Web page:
Purple Willow
(Salix purpurea)


Winter twig
Winter twig

twig and catkins

distribution map

The leaves are in opposite pairs, up to 8 cm long, shiny above and paler below. They are hairless, almost parallel-sided, and narrow abruptly into a short point with a very finely toothed margin. The short leaf-stalks are less than 10 mm long.

ID check

Purple Willow is a deciduous shrub up to 5 m in height, with shining, hairless, often purplish twigs and a greyish bark. It is found on river banks, in fens, marshes and other wet places.

Male and female flowers are in catkins, which appear before the leaves on separate shrubs (dioecious) in March and April.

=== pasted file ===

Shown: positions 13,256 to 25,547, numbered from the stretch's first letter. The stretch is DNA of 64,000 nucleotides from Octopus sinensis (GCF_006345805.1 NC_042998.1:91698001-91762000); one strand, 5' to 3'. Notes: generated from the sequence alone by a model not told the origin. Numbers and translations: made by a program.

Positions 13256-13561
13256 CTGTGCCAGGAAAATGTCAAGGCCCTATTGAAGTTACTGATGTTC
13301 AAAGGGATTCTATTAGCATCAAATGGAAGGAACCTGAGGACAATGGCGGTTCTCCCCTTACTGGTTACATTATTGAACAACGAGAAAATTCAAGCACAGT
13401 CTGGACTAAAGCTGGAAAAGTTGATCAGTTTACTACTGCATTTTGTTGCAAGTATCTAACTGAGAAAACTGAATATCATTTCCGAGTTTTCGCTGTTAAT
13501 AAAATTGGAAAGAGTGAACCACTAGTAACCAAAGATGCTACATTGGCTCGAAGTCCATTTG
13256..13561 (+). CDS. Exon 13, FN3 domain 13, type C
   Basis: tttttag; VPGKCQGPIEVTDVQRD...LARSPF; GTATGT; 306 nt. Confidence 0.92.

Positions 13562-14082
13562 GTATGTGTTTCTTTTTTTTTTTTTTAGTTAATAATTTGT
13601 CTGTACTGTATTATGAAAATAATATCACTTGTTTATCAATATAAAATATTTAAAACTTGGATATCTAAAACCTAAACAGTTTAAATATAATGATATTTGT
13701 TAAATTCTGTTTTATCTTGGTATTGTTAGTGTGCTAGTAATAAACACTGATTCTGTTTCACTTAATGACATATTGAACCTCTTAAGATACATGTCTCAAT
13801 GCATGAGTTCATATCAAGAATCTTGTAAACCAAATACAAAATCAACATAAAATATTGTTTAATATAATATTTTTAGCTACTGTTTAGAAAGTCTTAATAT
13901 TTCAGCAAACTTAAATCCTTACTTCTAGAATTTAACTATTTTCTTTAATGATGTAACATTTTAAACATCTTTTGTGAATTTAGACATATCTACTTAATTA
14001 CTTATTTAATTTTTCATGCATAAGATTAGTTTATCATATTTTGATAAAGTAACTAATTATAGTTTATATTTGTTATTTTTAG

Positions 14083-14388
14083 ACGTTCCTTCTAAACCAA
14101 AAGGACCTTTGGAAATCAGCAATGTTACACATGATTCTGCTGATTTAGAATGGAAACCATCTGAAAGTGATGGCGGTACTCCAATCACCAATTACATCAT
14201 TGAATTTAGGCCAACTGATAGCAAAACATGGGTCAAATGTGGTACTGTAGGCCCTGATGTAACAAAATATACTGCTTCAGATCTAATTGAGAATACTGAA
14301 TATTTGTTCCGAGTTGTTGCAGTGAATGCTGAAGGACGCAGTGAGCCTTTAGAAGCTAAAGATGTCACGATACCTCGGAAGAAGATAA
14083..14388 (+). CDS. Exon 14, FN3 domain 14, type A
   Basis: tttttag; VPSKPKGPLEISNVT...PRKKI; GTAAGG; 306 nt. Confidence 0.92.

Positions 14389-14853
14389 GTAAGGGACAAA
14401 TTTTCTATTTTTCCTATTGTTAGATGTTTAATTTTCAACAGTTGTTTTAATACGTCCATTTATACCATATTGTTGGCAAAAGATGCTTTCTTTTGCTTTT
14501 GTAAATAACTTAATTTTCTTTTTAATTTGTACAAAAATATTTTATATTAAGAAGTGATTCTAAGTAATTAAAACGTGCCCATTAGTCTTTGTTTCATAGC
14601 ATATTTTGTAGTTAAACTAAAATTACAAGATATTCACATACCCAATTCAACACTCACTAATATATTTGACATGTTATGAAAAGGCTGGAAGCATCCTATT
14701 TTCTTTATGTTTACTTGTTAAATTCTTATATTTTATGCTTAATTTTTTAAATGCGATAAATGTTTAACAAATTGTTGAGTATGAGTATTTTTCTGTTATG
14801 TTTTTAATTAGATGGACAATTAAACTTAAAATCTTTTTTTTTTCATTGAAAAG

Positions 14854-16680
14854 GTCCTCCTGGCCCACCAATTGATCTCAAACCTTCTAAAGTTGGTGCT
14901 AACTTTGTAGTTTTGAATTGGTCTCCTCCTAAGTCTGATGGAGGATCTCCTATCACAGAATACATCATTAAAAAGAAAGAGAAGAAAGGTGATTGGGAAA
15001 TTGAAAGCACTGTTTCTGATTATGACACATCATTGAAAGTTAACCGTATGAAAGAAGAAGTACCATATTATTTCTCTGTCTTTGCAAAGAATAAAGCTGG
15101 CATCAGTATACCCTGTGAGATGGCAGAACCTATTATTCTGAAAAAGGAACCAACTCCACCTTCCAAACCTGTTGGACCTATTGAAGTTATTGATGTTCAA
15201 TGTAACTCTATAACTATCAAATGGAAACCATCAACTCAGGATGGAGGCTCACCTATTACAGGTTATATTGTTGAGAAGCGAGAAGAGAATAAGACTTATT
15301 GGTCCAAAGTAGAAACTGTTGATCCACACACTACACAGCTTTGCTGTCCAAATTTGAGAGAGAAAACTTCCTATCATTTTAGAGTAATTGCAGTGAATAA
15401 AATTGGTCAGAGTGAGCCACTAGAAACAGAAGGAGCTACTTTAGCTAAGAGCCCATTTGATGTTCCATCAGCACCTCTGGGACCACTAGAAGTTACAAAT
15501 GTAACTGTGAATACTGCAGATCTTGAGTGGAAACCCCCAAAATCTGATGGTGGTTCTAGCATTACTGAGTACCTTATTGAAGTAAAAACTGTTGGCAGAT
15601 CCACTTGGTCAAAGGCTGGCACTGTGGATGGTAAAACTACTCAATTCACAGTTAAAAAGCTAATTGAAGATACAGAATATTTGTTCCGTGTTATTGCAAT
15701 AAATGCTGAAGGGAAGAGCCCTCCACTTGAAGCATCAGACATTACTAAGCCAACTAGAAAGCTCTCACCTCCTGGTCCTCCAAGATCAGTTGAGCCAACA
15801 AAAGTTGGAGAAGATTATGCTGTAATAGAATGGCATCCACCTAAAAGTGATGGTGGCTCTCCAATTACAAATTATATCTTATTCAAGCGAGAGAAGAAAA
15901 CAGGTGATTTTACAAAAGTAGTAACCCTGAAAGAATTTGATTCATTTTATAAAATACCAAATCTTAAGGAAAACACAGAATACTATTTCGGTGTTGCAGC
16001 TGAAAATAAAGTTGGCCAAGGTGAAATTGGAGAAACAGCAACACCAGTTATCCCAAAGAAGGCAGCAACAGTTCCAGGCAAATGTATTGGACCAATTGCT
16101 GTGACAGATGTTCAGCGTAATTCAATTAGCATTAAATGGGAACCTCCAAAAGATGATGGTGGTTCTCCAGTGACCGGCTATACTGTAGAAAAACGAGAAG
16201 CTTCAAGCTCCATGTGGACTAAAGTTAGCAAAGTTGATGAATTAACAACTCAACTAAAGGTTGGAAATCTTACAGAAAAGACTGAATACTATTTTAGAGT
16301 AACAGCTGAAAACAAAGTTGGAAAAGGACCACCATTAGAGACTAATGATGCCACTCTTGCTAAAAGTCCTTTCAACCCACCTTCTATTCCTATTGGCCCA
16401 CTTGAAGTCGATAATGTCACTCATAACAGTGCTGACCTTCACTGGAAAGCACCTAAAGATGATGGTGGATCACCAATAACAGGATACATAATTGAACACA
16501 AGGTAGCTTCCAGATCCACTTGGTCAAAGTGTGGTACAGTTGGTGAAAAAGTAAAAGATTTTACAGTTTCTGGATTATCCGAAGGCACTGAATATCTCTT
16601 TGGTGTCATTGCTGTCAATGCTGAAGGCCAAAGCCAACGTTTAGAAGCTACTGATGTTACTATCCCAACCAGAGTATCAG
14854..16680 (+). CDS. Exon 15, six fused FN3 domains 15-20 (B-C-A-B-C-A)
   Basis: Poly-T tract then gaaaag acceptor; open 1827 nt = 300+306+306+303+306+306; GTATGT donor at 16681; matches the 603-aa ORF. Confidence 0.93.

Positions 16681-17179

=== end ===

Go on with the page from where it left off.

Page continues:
The catkins are 15-30 mm long, erect or curved with no stalk. The hairy males have red or purple anthers but the females are green and more slender.

It is the only native willow with opposite or almost opposite leaves.


  • It is commonly planted for ornament because of its colourful stems.

  • Cultivated in some parts of Britain as an osier, and frequently cut for basket-making.

  • The male catkins may be attacked by a gall-midge, which causes a downy, greyish-white mass to grow at the tip

Return to Index Page